Comment on perception of PC volunteers by volunteers from other nations

Peace Corps Online: Peace Corps News: Speaking Out: January 23, 2005: Index: PCOL Exclusive: Speaking Out (1 of 5) : Archive of Stories: 2006.02.10: February 10, 2006: Headlines: Speaking Out: National Security: Vision: COS - Niger: PCOL Exclusive: A call to re-envision the Peace Corps : 2006.02.10: February 10, 2006: Headlines: Speaking Out: National Security: Vision: COS - Niger: Media: Internet: IT: Computers: PCOL Exclusive: A call to re-envision the Peace Corps using information technology : Re-envisioning: Comment on perception of PC volunteers by volunteers from other nations

By Anonymous (65.120.218.66) on Tuesday, March 21, 2006 - 2:59 pm: Edit Post

I want to start of by saying that the essay was a very innovative way at looking at our current international state of affairs and the Peace Corps, and presents convincing arguments for a reformulation of what could be a powerful diplomatic instrument.

This is a comment on section 1 of the "The Technologies of Peace" argument.

Negative reactions experienced by PC volunteers in their countries of service by volunteers from other nations can not, in my opinion, be completely attributed to an anti-American sentiment.

My experience as a Peace Corps volunteer in Nepal demonstrated a demographic in which volunteers from other nations were more strategically placed in their in-country positions with more significant experience, appropriate to their in-country assignments.

Peace Corps employees have confirmed that the recruiting process attempts to fill in-country volunteer positions with personnel experienced in the field in which they will be employed; but in many cases PC Washington will fill those positions with "generalists" or persons that have little or no education or experience related to their two-year volunteer assignments.

If Peace Corps is going to change its reputation in the world stage, it must subscribe to a more rigorous and targeted recruitment process. Only then will volunteers be able to make more of difference in their in-country positions. PC volunteers will then more easily be able to elevate themselves with respect to their peers and garner the domestic interest to expand the existing PC network. Or we can continue the recruitment of "generalists" with a focus on hi-tech and communications to fulfill several of the subsets outlined in the "The Technologies of Peace" essay.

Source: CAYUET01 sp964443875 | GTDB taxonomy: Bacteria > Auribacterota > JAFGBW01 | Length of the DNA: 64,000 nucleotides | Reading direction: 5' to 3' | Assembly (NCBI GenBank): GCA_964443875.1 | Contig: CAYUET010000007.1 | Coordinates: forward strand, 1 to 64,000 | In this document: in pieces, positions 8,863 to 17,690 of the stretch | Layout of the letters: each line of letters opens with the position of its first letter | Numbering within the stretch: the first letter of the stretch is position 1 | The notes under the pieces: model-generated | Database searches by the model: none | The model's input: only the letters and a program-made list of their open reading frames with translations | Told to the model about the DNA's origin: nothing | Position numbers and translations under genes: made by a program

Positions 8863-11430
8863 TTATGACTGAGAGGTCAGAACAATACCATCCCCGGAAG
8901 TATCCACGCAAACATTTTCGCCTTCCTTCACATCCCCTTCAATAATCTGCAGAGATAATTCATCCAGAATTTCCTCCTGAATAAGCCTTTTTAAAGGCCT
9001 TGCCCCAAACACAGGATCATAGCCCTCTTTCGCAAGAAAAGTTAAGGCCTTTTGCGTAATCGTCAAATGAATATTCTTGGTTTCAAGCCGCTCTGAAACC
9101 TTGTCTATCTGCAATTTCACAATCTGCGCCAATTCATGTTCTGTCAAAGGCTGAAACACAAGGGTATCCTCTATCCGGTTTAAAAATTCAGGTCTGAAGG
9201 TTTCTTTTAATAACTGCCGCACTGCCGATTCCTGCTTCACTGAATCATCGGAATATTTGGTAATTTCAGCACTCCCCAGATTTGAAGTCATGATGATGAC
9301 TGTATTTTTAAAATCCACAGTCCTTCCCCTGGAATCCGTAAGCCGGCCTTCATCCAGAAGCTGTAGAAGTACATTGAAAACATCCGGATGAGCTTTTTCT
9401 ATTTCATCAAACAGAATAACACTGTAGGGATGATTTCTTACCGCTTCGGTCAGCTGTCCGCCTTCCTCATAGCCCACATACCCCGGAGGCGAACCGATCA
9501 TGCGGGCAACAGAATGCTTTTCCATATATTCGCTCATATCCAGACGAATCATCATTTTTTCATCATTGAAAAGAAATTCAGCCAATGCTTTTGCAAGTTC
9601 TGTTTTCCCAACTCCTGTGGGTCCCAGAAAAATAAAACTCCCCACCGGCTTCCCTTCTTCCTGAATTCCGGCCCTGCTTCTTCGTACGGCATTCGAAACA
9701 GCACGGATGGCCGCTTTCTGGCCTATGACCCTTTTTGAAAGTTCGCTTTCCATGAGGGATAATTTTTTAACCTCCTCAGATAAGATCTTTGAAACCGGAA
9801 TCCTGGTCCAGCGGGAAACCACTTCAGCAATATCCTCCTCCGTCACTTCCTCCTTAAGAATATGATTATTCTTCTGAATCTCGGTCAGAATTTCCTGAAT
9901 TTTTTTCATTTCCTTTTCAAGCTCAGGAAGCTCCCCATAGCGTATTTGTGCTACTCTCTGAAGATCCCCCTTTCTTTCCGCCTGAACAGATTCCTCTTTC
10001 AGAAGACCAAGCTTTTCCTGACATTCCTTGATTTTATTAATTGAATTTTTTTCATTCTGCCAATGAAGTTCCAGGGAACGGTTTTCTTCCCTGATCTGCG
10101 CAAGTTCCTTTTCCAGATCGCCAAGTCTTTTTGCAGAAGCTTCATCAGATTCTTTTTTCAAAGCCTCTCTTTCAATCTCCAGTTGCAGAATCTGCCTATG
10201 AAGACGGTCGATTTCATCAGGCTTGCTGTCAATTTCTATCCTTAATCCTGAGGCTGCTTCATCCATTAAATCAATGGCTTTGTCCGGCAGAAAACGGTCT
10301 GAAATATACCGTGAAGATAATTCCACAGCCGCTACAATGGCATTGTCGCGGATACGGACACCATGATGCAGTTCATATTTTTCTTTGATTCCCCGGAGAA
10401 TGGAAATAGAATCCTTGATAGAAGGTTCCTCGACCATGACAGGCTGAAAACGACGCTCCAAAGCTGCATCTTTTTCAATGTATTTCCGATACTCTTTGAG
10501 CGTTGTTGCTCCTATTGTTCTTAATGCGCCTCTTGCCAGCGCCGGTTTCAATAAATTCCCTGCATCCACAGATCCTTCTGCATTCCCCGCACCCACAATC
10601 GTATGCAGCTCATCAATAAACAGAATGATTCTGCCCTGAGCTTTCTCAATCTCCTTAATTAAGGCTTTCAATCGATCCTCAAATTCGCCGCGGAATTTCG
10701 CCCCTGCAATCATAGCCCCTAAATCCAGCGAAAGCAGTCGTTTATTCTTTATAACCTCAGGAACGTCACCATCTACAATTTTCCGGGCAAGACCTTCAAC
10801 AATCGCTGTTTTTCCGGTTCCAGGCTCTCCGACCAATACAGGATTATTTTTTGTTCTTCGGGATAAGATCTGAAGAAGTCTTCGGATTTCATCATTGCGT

I would be most interested to hear what other PC volunteers experienced in their respective countries of service.

By MajorOz (ppp037.man.centurytel.net - 64.91.46.115) on Thursday, May 04, 2006 - 12:44 am: Edit Post

My experience in Micronesia vis-a-vis the Japanese volunteers:

1a: We were usually somewhat experienced in what we were assigned to do. Some of us didn't have a clue.
1b: The Japanese volunteers were highly trained in their assigned speciality.

2a: We lived in relative poverty in families chosen by HCN consultants (who never, never got a kickback {wink, wink}). Our women were usually thought of as slaves. But we knew the KULLLCHURRR.
2b: They lived on a decent wage in apartmens or leased houses. They respected the local culture, but were not obcessed by it.

3a: We were prohibited from driving any motorized vehicle, and (would you believe) had restrictions on where we could bicycle.
3b: They had their own vehicles, leased by the Japanese govt. from local providers.

4a: We were divorced from the Dept. of State and Dept. of Commerce, in the sense that we didn't serve as a corridor into the establishment of business in the HC operated or owned by a US citizen or entity.
4B: They were a visible and ambitious organ of Japanese national policy in commercial extension into the host country.

5a: They were viewed, by the locals, as consummate professionals, who contributed heavily.
5b: We were thought of as amiable, marginally useful suckers.

cheers

oz, Micro-61


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